Linked by Thom Holwerda on Thu 30th Dec 2010 22:58 UTC
Legal Due to my incessant whining about the evilness of big content, it's easy to forget that despite all the lunacy those guys throw our way, there are also cases where they're simply very much right. The Columbus Dispatch is reporting on the story of Qiang Bi, who has just been sentenced to jail for two and half years for piracy.
Thread beginning with comment 455301
To view parent comment, click here.
To read all comments associated with this story, please click here.
RE[2]: take care
by WereCatf on Fri 31st Dec 2010 18:01 UTC in reply to "RE: take care"
WereCatf
Member since:
2006-02-15

However certainly in my social circle, spotify has pretty much stopped a lot of piracy by some of my friends, because they don't need to do it and listening to an Ad once every 4 or 5 songs doesn't really bother them. In fact I use Spotify even if it is music I got on my machine, just because it is easier.

It's the same with me and several of my friends. I too used to pirate lots of music, but then I found out about Spotify, got a free pass to it at first and absolutely loved it. Then I just went on and upgraded to premium account. It's simply easy, convenient, and the price is right.

The same can applies to games, too: I used to play pirated games because I couldn't afford to buy games, but then a friend introduced me to Steam. It took me some time to get used to it, but over time I've grown very fond it. There's the weekly special deal which I used to for example buy Batman: Arkham Asylum only for 7 euros, and now there was the 2-week Christmas special and I've bought a dozen games. Steam makes gaming easy as they always have all the game files you need and installing the games is as easy as clicking a few buttons. No need to worry about serials, missing DVDs or anything. Again, same as Spotify, it's really easy, convenient, and the price is definitely right. There simply is no need to pirate anything anymore.

That's the thing: most people would probably prefer non-pirated versions if buying, maintaining and using them was made easy and convenient, and they weren't overpriced. But companies always strife to make things harder, inconvenient, and then proceed to overprice the products, too.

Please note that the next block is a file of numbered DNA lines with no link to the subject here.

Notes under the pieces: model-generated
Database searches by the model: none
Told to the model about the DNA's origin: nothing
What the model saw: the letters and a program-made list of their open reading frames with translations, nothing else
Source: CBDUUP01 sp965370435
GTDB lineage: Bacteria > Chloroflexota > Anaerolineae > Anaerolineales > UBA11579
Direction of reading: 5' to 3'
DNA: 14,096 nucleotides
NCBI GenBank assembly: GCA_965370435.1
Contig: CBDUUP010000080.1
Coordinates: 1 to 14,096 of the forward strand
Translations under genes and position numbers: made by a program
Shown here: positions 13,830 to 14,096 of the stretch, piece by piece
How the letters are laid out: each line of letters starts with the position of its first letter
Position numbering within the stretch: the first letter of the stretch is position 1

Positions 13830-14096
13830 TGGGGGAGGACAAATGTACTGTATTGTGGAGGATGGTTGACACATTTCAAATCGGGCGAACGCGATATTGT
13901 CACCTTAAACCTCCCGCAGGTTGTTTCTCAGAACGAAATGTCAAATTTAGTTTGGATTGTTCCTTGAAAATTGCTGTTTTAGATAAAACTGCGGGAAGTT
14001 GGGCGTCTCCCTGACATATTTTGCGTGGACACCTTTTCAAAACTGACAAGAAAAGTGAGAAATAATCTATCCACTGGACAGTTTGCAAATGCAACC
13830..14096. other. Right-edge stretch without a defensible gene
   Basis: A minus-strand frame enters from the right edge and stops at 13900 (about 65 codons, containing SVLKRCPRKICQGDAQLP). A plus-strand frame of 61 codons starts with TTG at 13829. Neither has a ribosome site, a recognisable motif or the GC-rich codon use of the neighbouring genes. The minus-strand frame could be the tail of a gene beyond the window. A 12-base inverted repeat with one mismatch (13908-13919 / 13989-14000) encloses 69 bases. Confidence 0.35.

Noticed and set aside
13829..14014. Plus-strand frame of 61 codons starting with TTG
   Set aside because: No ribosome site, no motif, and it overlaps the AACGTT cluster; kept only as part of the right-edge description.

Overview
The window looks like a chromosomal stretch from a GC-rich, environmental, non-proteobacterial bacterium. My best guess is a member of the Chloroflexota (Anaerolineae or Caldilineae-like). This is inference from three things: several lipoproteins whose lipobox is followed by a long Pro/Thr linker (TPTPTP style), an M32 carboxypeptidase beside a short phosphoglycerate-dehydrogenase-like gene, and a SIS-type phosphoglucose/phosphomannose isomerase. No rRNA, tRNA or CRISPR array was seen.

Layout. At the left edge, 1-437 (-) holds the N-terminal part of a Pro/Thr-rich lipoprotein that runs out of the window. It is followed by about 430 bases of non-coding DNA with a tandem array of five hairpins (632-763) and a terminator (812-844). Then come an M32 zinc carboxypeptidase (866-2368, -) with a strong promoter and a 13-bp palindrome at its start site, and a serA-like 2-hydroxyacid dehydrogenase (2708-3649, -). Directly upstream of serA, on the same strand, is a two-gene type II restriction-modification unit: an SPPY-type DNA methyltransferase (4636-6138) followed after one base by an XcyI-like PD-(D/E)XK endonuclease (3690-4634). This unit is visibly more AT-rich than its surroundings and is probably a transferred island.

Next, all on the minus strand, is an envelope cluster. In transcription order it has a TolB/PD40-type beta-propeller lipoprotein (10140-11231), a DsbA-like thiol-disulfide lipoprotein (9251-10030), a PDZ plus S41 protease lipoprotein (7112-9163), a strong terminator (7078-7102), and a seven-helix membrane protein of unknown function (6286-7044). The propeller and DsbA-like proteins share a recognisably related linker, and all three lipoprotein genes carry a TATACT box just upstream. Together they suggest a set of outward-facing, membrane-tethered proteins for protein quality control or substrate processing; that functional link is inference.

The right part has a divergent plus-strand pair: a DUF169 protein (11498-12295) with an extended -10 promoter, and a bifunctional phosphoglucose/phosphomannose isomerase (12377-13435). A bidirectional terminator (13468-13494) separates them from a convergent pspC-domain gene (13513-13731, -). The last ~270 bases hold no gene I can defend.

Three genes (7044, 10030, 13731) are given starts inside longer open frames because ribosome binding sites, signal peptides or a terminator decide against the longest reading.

Reply Parent Score: 4

RE[3]: take care
by Tuishimi on Fri 31st Dec 2010 20:11 in reply to "RE[2]: take care"
Tuishimi Member since:
2005-07-06

Yeah... and those specials always seem to come out right after I pay full-price. ;) (O.K. I know enough to not by before a major Holiday...)

Reply Parent Score: 2

RE[3]: take care
by nt_jerkface on Fri 31st Dec 2010 22:45 in reply to "RE[2]: take care"
nt_jerkface Member since:
2009-08-26

That's the thing: most people would probably prefer non-pirated versions if buying, maintaining and using them was made easy and convenient, and they weren't overpriced. But companies always strife to make things harder, inconvenient, and then proceed to overprice the products, too.


That sounds nice in theory but in reality indy $10 pc games without any DRM get pirated just as much as $50 games. Android $1 games get pirated as well.

People pirate because they don't want to pay.

http://arstechnica.com/gaming/news/2008/11/acrying-shame-world-of-g...

This is the craziest case so far:
http://www.joystiq.com/2010/05/10/one-quarter-of-humble-indie-bundl...

Reply Parent Score: 2

RE[4]: take care
by lucas_maximus on Sat 1st Jan 2011 09:53 in reply to "RE[3]: take care"
lucas_maximus Member since:
2009-08-18

I think it is certainly true of games.

Reply Parent Score: 2